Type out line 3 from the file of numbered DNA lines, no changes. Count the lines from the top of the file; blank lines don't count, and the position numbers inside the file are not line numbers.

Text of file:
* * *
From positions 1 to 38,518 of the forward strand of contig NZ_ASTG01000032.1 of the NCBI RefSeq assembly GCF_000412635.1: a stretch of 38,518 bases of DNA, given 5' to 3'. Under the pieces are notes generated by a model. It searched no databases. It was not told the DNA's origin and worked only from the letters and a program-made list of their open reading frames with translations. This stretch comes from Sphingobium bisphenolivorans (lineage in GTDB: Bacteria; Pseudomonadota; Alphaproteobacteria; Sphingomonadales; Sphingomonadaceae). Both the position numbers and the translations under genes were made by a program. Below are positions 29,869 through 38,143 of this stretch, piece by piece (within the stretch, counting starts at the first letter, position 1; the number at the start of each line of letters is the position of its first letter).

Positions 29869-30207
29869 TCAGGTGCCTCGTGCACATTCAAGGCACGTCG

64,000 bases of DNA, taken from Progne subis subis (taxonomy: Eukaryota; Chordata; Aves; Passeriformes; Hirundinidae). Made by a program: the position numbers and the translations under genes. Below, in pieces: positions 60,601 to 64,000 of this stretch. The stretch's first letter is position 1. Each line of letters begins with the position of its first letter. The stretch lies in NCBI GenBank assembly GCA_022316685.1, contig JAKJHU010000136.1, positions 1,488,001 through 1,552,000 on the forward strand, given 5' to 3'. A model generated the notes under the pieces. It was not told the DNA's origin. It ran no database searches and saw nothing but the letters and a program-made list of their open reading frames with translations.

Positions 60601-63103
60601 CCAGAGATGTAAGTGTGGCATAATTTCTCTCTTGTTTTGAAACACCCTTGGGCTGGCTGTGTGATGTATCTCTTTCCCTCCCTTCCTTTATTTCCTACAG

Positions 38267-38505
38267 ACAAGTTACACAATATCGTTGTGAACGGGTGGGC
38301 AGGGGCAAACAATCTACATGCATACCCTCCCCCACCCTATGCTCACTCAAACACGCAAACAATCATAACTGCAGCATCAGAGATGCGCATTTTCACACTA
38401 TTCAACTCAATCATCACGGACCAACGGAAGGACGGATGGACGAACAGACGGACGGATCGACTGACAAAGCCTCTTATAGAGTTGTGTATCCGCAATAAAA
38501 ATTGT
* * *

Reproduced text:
29869 TCAGGTGCCTCGTGCACATTCAAGGCACGTCG